>rules the FCC adopts may have a great effect on how quickly the transition
>is completed.
>The Public
>The debate over digital television is some ten years old, starting in 1986
>with efforts by the National Association of Broadcasters <www.nab.org> to
>keep control of the spectrum. The public has had little say, however, on the
>transition. Just as broadcasters will have to invest in new equipment, each
>TV household will have to invest in new DTV sets or convertor boxes that
>will adapt analog sets to the new broadcast technology. The new system will
>provide viewers with better pictures and sound, but there's no evidence, as
>the commercials interests admit, that that is what the public wants.
>There are also questions about how the programming of digital broadcasters
>will serve the public. A Presidential panel -- popularly know as the Gore
>Commission <www.ntia.doc.gov/pubintadvcom/pubint.htm> -- has been wrestling
>with just this question for the past year (today marks the panel's first
>anniversary). The group has made no formal recommendations yet, but is
>expected to by year's end. The group is welcoming public input which can be
>submitted via email <piac@ntia.doc.gov> or in hard copy (for more
>information, see <www.ntia.doc.gov/pubintadvcom/pubcoms/pubcomm.htm>)
>A framework for the recommendations has emerged over the past few meetings
>of the panel. Their potential recommendations include:
>1) A set of minimum standards for all commercial broadcasters that include
>requirements for community ascertainment, accountability, children's
>education programming, disclosure of public service activity, public service
>announcements, public affairs programming (especially local), accessibility
>to programming for the disabled community, and free political programming.
>Meeting these requirements would justify "must carry" rights on cable systems.
>2) If stations decided to offer multiple signals simultaneously -- called
>"multiplexing" -- the minimum standards would apply to each signal.
>3) Public broadcasters would *not* be asked to return their analog licenses.
>Instead, the spectrum now used for analog digital TV would be set aside for
>more public broadcasting. The capacity would be used to increase
>educational, local public affairs and other public interest programming with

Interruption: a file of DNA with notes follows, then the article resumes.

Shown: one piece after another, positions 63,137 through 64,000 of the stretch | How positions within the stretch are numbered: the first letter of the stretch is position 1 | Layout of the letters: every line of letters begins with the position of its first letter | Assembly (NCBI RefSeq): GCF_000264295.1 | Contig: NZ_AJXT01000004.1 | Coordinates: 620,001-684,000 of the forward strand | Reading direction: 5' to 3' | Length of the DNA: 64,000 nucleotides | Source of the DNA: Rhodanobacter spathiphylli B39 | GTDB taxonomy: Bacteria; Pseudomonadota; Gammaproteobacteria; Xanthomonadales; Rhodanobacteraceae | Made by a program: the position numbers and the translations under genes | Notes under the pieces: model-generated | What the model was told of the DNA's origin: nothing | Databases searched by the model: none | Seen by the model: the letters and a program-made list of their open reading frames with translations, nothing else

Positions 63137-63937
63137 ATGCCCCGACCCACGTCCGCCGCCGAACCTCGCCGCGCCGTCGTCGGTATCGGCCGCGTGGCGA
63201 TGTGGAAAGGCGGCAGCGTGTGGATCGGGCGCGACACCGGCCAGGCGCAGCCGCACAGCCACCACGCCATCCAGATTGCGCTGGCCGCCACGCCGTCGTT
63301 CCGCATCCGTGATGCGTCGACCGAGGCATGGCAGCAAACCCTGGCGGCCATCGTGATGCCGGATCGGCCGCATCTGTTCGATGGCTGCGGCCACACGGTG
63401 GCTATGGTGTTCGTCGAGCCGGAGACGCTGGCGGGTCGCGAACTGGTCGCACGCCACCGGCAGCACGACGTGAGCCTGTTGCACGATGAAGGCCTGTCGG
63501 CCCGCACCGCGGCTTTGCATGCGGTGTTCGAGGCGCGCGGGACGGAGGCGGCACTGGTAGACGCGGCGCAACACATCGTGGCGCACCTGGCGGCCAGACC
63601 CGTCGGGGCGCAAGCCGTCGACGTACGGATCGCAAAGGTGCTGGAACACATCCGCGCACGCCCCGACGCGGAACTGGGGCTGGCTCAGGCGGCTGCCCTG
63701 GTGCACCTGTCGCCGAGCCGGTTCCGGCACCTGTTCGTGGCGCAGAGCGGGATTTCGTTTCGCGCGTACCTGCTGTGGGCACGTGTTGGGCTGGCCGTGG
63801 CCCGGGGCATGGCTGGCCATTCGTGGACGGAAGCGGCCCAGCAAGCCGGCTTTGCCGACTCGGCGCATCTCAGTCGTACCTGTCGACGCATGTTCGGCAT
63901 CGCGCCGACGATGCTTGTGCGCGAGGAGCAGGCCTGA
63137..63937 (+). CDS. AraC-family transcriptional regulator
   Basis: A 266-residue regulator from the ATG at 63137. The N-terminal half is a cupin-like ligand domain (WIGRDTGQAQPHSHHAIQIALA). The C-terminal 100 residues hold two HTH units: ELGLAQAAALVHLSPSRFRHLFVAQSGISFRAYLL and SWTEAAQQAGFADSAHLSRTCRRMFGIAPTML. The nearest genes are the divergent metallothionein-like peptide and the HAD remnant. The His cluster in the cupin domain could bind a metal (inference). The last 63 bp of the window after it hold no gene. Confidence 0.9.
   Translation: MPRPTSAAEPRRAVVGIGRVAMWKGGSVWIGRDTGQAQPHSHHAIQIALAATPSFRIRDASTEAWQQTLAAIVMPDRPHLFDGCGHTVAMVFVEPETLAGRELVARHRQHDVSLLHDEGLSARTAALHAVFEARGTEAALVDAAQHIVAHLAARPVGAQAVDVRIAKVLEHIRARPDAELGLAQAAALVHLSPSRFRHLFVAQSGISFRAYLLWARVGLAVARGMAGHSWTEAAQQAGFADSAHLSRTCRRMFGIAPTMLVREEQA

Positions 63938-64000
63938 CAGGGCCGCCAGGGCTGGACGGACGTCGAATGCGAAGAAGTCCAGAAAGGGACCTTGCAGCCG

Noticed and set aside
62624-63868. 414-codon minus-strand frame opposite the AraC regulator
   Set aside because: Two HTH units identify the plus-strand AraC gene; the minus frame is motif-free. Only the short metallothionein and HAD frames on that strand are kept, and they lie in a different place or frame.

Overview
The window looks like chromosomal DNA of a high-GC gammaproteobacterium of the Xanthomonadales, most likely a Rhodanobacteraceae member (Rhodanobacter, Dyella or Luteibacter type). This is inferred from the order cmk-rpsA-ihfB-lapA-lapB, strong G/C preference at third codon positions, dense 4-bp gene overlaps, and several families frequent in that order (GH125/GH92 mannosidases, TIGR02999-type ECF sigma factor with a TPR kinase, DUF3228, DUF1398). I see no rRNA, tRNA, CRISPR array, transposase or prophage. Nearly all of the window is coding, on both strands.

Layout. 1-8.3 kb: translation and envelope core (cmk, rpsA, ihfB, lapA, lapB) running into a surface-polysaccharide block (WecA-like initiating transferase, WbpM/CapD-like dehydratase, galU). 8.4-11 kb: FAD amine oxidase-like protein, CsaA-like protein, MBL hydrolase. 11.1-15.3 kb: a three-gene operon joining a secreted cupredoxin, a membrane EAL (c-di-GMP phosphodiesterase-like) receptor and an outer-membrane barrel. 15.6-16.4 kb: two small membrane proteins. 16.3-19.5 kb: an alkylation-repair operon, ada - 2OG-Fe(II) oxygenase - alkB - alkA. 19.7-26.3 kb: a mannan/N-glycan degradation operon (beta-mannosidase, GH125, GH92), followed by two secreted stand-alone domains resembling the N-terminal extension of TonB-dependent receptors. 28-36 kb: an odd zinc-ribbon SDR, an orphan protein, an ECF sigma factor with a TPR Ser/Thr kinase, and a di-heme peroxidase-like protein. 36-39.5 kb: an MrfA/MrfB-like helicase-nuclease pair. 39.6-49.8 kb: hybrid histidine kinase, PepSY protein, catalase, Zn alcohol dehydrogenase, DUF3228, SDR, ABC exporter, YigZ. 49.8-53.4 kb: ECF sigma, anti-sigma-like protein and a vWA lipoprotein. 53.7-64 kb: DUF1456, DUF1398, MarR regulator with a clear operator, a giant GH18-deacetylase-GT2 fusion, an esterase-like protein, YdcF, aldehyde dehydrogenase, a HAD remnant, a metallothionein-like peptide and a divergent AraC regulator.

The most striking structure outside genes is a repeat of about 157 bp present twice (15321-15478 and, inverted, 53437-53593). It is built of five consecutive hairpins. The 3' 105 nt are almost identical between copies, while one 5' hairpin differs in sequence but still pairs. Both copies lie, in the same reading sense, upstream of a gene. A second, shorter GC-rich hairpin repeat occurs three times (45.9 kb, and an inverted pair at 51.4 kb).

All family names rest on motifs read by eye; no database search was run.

>an emphasis on creating partnerships between public broadcasters and their
>communities, serving underserved communities and encouraging independent
>4) Broadcasters would be asked to provide five-minutes of candidate-centered
>discourse during periods before elections. Broadcasters would be given
>flexibility to cover the issues and elections it finds during the
>ascertainment process serves the community best. A system to offer free time
>to air candidates' ads would replace the current system called the "lowest
>unit rate" which is supposed to guarantee candidates discounted ad buys.
>A more complete summary and discussion of these potential recommendations is
>available at <www.benton.org/Policy/TV/meeting7.html>. Again, the Gore
>Commission welcomes your comments. The next meeting of the Commission has
>been scheduled for Monday, November 9. A vote on the recommendations is
>expected at that time.
>Of course, this update on DTV has not capture all the competing interests
>and opinions. It is intended to begin a discussion -- both on our UpForGrabs
>discussion list and with policymakers -- that will involve the public in
>this major transition. BusinessWeek articles on DTV are available at
><www.businessweek.com/contents.htm>. The cover story ends: ''It will take a
>lot of work to put the last 50 years of broadcast, the last 20 in cable, 15
>in PCs, and five for the Internet--all at the same time--on the home
>screen,'' says Steven Guggenheimer, Microsoft's group product manager for
>digital television. ''It requires cooperation.'' Right now, that's the last
>thing on anybody's mind.
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Gary Handman
Media Resources Center
Moffitt Library
UC Berkeley, CA 94720-6000

"You are looking into the mind of home video. It is innocent, it is aimless,
it is determined, it is real" --Don DeLillo, Underworld